The Laboratory


A Research Lab of His Own?

Alas, I no longer has a research lab of my own. It was a hard decision, and miss the type of mentorship that allowed. At the moment, however, I am pretty darn happy with my new research adventures.


Wait... what are you doing then?

I traded co-running an quirky undergraduate lab with an awesome sociologist (Dr. Nicholas Rowland) for running the Research Support Group's Lab within the Center for Teaching, Research and Learning at American University. This lab supports faculty, staff, and students from across American University. Most of our support goes to the College of Arts and Sciences, the School of International Services, and the School of Public Affairs, but we also provide assistance to many people in the Kogod School of Buisness, the School of Professional and Extended Studies, and the Washington College of Law. We have also provided support for many staff offices, including the Registrar and the Office of Institutional Research and Assessment. 

In addition to helping people plan and implement studies, we support a wide variety of research software, including SPSS, STATA, SAS, Matlab, Python, R, NVivo, ArcGIS, and Qualtrics. We offer workshops and in-class tutorials in all these software, often highly customized to the needs of a particular audience. To help with this, I run a physical space (the lab), which has two rooms, 36 computers, and 12 half-time graduate students ranging from 1st year masters students to 5th year Ph.D. students. I help teach them stuff, they teach me stuff, and we try to get a lot done while still having a good time. I have learned a lot about analyses done in different disciplines and figured out how to use and support several software packages I had never used before.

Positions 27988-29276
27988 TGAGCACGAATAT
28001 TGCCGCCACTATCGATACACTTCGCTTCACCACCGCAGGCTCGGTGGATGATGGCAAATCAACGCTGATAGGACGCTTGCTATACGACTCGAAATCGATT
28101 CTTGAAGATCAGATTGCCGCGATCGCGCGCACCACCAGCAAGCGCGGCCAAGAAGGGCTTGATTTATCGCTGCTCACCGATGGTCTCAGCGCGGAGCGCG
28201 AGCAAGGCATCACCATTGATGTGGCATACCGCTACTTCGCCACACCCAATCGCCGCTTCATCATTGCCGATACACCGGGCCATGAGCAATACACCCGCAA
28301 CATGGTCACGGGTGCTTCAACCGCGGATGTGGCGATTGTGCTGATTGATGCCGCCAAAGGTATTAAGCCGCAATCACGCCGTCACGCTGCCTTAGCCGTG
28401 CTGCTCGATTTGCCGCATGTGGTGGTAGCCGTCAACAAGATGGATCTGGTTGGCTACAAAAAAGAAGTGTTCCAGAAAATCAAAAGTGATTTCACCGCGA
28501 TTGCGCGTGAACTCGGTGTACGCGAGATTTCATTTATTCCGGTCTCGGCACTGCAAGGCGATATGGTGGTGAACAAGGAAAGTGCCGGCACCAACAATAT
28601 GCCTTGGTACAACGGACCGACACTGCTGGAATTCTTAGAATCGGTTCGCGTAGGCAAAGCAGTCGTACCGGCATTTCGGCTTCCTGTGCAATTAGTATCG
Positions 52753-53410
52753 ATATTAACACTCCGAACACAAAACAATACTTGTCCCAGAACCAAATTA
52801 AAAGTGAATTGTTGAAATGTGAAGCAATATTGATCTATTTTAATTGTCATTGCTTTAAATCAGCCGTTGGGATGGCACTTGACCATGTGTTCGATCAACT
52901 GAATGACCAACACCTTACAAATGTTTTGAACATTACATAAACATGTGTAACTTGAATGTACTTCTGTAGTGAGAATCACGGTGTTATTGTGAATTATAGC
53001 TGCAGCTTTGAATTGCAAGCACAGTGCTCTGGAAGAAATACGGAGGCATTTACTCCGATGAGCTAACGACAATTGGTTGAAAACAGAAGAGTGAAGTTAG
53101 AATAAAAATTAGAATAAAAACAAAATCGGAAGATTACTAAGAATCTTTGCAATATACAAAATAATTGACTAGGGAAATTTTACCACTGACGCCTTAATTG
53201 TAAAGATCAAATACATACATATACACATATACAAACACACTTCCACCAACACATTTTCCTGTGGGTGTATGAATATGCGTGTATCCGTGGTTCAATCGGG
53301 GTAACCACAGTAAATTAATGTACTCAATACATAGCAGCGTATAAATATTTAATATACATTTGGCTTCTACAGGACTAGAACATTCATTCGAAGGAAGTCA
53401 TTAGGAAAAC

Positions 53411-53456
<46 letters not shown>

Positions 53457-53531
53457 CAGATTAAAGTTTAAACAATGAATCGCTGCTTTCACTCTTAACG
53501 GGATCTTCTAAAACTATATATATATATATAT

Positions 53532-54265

Does that mean you have stopped doing research?

I am still active in research. Before this transition I did a lot of empirical-research collaborations, with students and other faculty. Meanwhile the focus of my "main line" of research slowly shifted to history and theory. This stays true. One day I might return to my own empirical research lines, and I have some really interesting ideas at the ready when that happens. For now, I am happy doing original research on various topics in the history and theory of psychology, while collaborating with others on empirical work.


What's next?

This job is great for now. In the future I would like to either get back on the tenure-track or continue to advance in the realm of research support. I miss being in the class room and working with undergraduates, while also finding much reward in developing my managerial skills and working with a wider variety of faculty and graduate students.

 

 

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